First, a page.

Pirates' trade pieces might not reap bounty

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The non-waiver trading deadline for Major League Baseball is less than seven weeks away, which means the speculation on the future of Jason Bay, Xavier Nady and assorted other Pirates should begin ramping up any day now.

Although the Pirates moved within two games of .500 with their 5-4 win against the Baltimore Orioles yesterday and continue to flirt with a .500 record, they are not a serious contender for a playoff spot.

They trail the first-place Chicago Cubs by 11 1/2 games in the Central Division, and although they are not as far out from a wild-card spot, no one can seriously believe they are the fourth-best team in the National League.

Management has made it clear that unless the Pirates are in contention for the postseason, many of the team's better players will become available.

Whether those players will be dealt in late July, when contenders become desperate for the one bat or one arm that can put them over the top, or in the offseason when more teams are in the mix, and there is a greater chance of multi-player deals, remains to be seen.

At any rate, let the dreaming begin. We say dreaming because too often fans of a team have an overinflated opinion of their players.

Ever since Pirates management stressed the importance of rebuilding the minor league system through trades, some fans have latched on to the notion that the likes of Bay and Nady will bring future stars in return.

They might. But they probably won't.

Not only are both eligible for free agency after the 2009 season, which lessens their value, neither is the kind of player another team is going to surrender its best young talent to obtain.

It has been suggested that the Pirates might re-sign Bay. That's a possibility but the better Bay plays, and he's starting to show his 2005-06 form, the more he's going to cost. After the 2006 season, the Toronto Blue Jays signed Vernon Wells to a seven-year, $126 million contract.

At the time, Bay and Wells had similar offensive statistics with the edge going to Bay. Are the Pirates going to pay anything approaching that kind of money to Bay when, in all likelihood, the team will not be close to contending?

The Pirates have been down this sell-off road before. In 1996, new owner Kevin McClatchy decided to downsize payroll by trading high-salaried veterans for prospects. In theory, it made sense. In practice, it failed.

In December, the Pirates sent shortstop Jay Bell and Jeff King, who could play all three bases, and play them well, to the Kansas City Royals. Both were in their early 30s. Bell, a Gold Glove winner, was coming off a season of 13 home runs and 71 RBIs. King hit 30 homers and drove in 111 runs.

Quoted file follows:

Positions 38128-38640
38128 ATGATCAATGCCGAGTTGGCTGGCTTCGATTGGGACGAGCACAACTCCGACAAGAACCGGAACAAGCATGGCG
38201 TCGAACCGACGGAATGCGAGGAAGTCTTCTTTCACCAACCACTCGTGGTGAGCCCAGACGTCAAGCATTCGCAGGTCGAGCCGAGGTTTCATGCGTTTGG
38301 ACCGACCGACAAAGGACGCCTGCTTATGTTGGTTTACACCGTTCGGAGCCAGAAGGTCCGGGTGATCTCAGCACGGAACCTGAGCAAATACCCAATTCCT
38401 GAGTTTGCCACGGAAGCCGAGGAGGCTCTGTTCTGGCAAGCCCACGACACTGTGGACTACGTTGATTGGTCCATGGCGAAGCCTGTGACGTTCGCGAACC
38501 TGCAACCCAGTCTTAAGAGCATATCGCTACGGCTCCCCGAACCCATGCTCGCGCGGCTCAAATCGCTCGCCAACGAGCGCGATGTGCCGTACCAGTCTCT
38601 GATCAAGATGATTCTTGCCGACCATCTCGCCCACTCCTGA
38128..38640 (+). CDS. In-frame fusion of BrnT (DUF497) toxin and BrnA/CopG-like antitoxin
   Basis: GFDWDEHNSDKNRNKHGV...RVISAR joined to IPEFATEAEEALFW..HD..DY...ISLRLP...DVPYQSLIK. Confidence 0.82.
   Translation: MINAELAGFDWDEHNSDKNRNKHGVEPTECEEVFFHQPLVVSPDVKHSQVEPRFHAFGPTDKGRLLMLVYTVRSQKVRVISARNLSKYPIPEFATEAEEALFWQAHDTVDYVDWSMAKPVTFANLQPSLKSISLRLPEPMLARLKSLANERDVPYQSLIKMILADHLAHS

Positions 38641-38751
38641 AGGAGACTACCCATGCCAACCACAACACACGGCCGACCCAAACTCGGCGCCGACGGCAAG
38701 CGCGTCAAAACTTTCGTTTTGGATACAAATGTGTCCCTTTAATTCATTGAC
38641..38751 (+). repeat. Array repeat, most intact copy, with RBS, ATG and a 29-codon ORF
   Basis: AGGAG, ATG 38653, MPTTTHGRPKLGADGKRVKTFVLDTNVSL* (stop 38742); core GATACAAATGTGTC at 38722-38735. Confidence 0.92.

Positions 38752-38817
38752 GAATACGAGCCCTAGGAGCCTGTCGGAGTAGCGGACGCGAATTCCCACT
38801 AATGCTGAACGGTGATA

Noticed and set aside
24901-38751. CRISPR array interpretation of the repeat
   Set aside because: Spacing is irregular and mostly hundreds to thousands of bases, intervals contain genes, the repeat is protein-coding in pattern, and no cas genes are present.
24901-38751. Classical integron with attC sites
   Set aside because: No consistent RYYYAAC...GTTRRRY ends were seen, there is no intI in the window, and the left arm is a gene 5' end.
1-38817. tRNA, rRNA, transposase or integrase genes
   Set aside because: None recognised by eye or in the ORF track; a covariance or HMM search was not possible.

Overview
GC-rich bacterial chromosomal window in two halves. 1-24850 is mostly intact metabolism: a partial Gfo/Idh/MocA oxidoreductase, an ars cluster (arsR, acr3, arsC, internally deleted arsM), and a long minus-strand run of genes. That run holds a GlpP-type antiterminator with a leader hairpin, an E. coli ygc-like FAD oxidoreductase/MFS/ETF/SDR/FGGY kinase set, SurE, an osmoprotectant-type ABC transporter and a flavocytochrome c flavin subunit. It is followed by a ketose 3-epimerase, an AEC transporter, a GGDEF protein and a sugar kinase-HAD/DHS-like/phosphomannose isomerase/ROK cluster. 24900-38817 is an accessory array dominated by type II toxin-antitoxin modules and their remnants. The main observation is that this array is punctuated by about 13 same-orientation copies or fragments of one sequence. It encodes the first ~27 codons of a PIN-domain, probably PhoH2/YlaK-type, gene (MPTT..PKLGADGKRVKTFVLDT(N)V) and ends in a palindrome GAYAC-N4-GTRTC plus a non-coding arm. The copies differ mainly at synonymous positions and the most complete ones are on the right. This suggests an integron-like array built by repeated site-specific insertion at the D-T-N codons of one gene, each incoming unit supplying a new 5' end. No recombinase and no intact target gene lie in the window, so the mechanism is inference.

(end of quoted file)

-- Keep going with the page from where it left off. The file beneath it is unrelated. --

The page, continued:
In exchange, the Pirates got third baseman Joe Randa, not nearly the player King was, and pitchers Jeff Wallace, Jeff Granger and Jeff Martin. The three pitchers went on to combine for a lifetime record of 3-4.

The Pirates sent their most marketable player, left-handed starter Denny Neagle to Atlanta for Jason Schmidt and Ron Wright.

Schmidt went on to become a top-of-the-rotation starter, but not with the Pirates, for whom he had a 44-47 record in six seasons. Wright, a touted power hitter, never played for the Pirates and his MLB career consisted of three at-bats.

In another major deal, the Pirates sent second baseman Carlos Garcia, first baseman Orlando Merced and lefty reliever Dan Plesac to the Blue Jays. Garcia and Merced were veteran starters, Plesac a solid reliever.

In exchange they received Jose Silva, Brandon Cromer, Jose Pett, Mike Halperin, Abraham Nunez and Craig Wilson. Only Wilson made an impact and his was slight.

Perhaps the greatest offseason trading binge in recent history was the dismantling of the 1997 world champion Florida Marlins.

In their biggest deal, the Marlins sent catcher Charles Johnson, third baseman-outfielder Bobby Bonilla and outfielder Gary Sheffield to the Los Angeles Dodgers for Mike Piazza and Todd Zeile.

The Marlins almost immediately traded Piazza and Zeile. Piazza netted Preston Wilson and Todd Yarnell. Zeile fetched two career minor leaguers.

So, for three players, Johnson, Bonilla and Sheffield, who appeared in a combined 15 All-Star Games, the Marlins got Wilson, an above-average outfielder.

The Marlins did get Derek Lee for pitcher Kevin Brown during that same sell-off.

But Brown was one of the best pitchers in baseball at the time, and a far more marketable player than anyone the Pirates have to offer.

Regardless of which players they move -- Nady, Bay, Damaso Marte, John Grabow -- the Pirates will improve the depth in their minor league system.

But beyond that, there are no guarantees.


Bob Smizik can be reached at bsmizik@post-gazette.com .


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